Nicaragua's Turtle Migration
by Hannah Ryan on Wednesday, April 11, 2012
Although you can be forgiven for being Easter-orientated this week, there are other eggs this time of year to get excited about other than the chocolate variety!
Each year between July and December, hundreds of thousands of rare sea turtles visit Nicaragua to lay millions of eggs along the country's coasts, and this time of year is hatching season! Nicaragua, a country abundant in nature and adventure, found in-between Honduras and Costa Rica in Latin America, is one of only four countries believed to have turtle hatchings of such large proportions.
Throughout the whole world, there are seven species of sea turtles, and five of those can be seen in Nicaragua; Green Turtles, Hawksbill Turtles, the Leatherback Turtle, the Loggerhead turtle and the famous Olive Ridley. All of these are endangered species.
On both sides of Nicaragua (the Pacific and the Caribbean coasts, both of which are Wildlife Refuges) the turtles use almost the whole coastline to spawn. Nicaragua's majestic turtle migrations occur in waves, called "arribadas", or arrivals in Spanish, usually occurring once a month. During each migration, several thousand female turtles come ashore to lay more than 100 ping-pong ball-sized eggs each. Remarkably, the turtles are said to return to the exact same beach where they were born themselves, a phenomenon scientists still don’t fully understand. Between one and two million baby turtles emerge from the sands and make their way to sea.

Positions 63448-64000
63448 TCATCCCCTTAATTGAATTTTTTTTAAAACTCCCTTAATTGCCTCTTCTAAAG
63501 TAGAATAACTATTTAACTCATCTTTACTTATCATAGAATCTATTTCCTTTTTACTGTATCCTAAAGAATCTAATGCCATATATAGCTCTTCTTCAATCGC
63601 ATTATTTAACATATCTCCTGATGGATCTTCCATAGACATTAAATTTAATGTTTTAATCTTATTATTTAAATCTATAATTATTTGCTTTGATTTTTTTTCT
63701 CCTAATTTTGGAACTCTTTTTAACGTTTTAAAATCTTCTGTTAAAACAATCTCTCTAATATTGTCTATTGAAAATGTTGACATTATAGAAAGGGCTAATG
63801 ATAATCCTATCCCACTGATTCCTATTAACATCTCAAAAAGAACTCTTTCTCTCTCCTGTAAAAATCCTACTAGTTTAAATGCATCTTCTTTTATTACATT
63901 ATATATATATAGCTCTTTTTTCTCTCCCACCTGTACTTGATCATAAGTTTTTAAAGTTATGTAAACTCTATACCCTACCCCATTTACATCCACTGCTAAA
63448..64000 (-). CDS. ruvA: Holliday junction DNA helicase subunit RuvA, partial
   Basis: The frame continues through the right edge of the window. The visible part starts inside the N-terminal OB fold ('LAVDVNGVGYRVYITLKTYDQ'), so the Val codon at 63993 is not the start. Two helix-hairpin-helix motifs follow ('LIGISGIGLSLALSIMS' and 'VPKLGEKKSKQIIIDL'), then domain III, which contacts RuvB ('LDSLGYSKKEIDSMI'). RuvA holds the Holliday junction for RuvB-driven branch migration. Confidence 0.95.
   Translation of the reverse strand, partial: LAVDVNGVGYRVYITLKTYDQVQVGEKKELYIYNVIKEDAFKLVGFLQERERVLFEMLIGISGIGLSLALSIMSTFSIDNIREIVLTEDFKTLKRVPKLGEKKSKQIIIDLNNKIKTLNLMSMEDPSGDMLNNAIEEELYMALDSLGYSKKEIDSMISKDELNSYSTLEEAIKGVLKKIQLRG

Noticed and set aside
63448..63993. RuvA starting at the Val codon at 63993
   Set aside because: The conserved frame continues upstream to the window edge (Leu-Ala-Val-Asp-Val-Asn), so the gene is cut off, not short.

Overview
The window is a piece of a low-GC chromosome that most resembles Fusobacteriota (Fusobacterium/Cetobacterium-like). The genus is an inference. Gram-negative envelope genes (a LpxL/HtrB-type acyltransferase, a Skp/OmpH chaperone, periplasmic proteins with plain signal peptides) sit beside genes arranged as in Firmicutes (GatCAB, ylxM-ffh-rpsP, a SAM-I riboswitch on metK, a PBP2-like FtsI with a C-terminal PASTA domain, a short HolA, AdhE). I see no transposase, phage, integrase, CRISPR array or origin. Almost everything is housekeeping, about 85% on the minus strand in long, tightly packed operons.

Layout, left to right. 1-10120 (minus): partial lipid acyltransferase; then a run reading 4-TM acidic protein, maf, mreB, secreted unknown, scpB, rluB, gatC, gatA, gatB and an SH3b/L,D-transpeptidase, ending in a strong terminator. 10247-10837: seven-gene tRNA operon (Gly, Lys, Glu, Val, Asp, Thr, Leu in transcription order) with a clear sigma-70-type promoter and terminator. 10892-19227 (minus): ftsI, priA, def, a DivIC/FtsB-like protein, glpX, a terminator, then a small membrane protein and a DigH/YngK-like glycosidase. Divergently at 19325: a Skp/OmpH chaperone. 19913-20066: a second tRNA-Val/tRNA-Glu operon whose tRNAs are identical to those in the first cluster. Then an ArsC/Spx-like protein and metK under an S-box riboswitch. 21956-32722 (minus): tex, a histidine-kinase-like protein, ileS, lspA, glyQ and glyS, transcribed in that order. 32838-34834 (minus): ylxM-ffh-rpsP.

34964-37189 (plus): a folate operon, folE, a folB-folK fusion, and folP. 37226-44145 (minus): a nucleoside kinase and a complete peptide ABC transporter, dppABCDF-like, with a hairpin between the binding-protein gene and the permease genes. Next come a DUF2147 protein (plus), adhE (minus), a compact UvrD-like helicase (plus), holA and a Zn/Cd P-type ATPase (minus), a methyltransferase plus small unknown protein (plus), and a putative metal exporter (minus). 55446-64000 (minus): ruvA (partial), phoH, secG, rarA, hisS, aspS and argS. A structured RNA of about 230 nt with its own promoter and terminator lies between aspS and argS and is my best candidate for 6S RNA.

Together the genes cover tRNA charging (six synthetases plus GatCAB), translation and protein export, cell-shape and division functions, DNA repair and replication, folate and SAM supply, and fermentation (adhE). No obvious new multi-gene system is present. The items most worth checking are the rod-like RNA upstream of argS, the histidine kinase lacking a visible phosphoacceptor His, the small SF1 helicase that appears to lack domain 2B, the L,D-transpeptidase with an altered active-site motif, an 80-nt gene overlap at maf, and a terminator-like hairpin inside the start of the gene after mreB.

The Nicaraguan government is working with wildlife protection agencies to help educate the local communities about the importance of protecting turtles for future generations. Turtle nurseries have been set up, which have created local jobs, improved education about the environment and brought in tourists. They ensure that the turtle eggs are kept safe from poachers and predators, meaning this fantastic natural phenomenon can carry on for years to come.
However, turtle migrations are becoming increasingly rare, as the sea turtles are endangered species. Besides natural predators, we humans also pose great threats to the turtle population. Fishing nets trap turtles and cause many to drown, destruction of their natural habitat and also the use of turtle shells, leather, oil, and calipee to produce ornaments, jewellery, and the like, all threaten the turtle population.
Poaching also remains a constant threat for turtles around the world. The turtles' eggs are considered a delicacy and an aphrodisiac in Nicaragua which means they are traded on the black market. However, while turtles are still widely abused used for tourism products (which can use the eggs, meat, skin, or the shell) tourism income generated by marine turtles is almost three times as much as income generated by selling products derived from the turtles. So hopefully the turtle population will flourish long enough for me to go and visit!
Learn Spanish in Latin America and see the turtle migration while you’re there!
Keywords: ecotourism,nicaragua,learn spanish in latin america,Nicaragua turtle migration,turtles